Facebook hasn't always been forthcoming about their Facebook privacy settings, and have come under fire many times because of it. However, every social site, blog and online profile has privacy settings. The most important of these settings: Make your account private and manually approve any new friends or followers.
  3. Be responsible on social media

    Don't ever disclose personal information, like your address, phone number or bank information. And, most importantly, think before you post. Anything you put online, whether it's a social media upload, a comment on a blog post, or a response in a forum, is public and can be discovered by almost anyone.

Some Things Are Out of Your Control

While teens should know that they can take precautions to reduce the amount of people who can see what they put online, it's important that they also know that the internet is public, and there are some things that will always be out of their control. Some of these things include:

  • Photo uploads
    Any photo that's uploaded online is the property of the website to which you uploaded it. While sites like Facebook may never do anything with that, it's forever online, on their servers, and very much out of your control. Uploading a bad picture and deleting it a few minutes or seconds later doesn't change this.

  • IP Address
    IP (Internet Protocol) addresses are linked to every action on every device that's used to access the internet. Police can use this information to find out what device was being used in a crime and hackers can use it to steal information from your computer or inject a virus. The only way to hide this is to use a VPN, or other technically challenging tactics and software.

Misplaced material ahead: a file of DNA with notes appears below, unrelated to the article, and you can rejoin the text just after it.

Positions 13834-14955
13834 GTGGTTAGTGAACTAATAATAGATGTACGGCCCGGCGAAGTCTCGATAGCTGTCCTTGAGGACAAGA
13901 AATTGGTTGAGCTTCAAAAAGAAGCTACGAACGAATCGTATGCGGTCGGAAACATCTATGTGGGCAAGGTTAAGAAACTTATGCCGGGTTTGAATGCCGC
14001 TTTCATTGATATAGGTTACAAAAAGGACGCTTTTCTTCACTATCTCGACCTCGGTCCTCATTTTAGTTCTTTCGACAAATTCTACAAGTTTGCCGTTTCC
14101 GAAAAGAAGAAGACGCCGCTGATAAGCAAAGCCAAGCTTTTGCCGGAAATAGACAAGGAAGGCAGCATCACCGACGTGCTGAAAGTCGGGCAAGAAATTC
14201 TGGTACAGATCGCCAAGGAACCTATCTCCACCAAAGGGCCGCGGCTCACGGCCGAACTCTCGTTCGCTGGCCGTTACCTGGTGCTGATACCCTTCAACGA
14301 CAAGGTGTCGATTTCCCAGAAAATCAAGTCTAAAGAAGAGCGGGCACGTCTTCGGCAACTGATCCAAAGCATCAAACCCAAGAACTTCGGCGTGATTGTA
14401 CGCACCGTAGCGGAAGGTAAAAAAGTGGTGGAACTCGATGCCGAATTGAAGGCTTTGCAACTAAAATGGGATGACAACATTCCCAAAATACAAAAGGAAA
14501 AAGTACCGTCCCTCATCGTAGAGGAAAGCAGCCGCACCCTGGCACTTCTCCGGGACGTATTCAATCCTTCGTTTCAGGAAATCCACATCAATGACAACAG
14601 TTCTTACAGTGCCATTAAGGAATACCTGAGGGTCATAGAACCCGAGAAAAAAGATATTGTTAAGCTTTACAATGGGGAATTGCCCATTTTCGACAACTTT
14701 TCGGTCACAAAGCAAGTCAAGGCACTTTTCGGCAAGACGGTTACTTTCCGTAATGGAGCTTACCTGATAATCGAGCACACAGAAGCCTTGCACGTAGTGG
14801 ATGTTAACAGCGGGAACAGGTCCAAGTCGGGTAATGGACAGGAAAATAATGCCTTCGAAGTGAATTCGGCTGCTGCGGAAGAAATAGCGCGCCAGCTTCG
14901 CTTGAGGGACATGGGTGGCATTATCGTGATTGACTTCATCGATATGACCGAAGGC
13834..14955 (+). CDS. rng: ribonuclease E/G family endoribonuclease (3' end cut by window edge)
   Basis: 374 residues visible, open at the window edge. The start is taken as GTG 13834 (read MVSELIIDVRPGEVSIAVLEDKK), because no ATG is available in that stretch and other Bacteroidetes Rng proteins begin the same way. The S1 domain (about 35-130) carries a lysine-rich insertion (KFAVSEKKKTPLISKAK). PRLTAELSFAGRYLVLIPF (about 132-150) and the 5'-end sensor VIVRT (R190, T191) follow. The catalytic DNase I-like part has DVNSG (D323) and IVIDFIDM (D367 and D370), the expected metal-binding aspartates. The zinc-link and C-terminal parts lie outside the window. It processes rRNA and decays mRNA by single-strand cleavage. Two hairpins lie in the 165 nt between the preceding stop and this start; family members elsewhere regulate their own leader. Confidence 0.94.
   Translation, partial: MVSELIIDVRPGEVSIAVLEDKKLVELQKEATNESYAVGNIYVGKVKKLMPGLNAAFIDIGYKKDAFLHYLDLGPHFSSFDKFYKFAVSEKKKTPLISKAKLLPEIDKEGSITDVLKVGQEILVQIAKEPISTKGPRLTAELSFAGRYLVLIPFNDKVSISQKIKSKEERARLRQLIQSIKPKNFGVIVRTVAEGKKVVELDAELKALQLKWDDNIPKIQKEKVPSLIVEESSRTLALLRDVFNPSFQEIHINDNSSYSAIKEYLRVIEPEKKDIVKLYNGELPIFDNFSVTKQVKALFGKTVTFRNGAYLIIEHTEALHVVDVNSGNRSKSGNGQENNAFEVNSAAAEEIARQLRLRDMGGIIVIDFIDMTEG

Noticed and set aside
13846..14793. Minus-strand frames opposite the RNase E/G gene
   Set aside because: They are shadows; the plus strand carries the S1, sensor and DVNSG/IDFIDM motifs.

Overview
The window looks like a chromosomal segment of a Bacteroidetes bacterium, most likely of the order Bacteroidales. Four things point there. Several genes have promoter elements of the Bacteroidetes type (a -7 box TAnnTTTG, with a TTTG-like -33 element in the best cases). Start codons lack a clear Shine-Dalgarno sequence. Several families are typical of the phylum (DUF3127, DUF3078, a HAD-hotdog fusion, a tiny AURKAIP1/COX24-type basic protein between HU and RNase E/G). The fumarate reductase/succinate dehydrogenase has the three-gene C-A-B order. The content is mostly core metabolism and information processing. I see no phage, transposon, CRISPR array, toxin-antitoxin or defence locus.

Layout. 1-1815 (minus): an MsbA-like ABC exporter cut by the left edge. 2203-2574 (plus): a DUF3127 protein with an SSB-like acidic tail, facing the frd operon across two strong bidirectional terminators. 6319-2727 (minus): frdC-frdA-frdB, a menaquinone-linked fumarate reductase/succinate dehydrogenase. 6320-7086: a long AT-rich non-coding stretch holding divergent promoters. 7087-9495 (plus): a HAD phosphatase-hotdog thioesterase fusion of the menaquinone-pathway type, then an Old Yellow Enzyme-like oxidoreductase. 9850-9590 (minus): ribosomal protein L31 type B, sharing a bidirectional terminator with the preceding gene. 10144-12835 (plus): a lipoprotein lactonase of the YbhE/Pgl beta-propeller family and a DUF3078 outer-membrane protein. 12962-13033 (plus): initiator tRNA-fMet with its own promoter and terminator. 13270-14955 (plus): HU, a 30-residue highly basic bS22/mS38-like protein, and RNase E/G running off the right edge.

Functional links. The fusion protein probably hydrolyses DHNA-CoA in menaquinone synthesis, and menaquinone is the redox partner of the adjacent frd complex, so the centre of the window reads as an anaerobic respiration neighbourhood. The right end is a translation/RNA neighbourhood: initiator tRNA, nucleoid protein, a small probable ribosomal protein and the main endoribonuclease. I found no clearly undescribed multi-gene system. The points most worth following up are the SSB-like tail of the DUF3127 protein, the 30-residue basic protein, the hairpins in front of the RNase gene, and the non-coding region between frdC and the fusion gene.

Social Media Can Be a Good Thing

While all of this will sound scary to your teen, it's important to remind them that it also presents a great opportunity. A positive digital footprint can bode very well for them in the future. They can use their digital footprint as an opportunity to build their own brand.

In fact, the same Kaplan survey found that a third of admissions officers said they discovered details that showed leadership and interest in community service, which reflected favorably on the applicants.

Some ways to build a positive footprint include participating in professional group forums, maintaining a blog about their interests, and posting schoolwork that they're proud of. Teens can use websites like SoundCloud to upload musical projects or About.Me to feature their best work online.

Investigate Your Own Reputation

Show your kids just what you're talking about by having them Google your name or their own (depending on if they've used the internet enough to return any results); a quick search will likely turn up at least a dozen results of social media profiles, blog posts, and more.

Use this as a way to show them that their digital footprint is very real, even for those who use the internet casually. This activity is not meant to scare them, rather, to show them how transparent the internet is — if they've bullied someone online, or written a nasty blog post, you — and millions of other people — will be able to find it. Parental control software is a great tool to help parents monitor the social networks and internet destinations that their children use.

Download Our Social Media Contract

Agreeing on social media rules is an important step that families can take to inform, educate and guide their teens on responsible internet usage. Download our Social Media Contract to use with your family.

Ultimately, the internet is public, not private and that's the most important takeaway. Their digital footprint will never go away. Remind your teens to treat this as an opportunity to show the best parts of themselves, so if a college admissions officer does "stumble upon" their various profiles, they'll be one step ahead of the rest.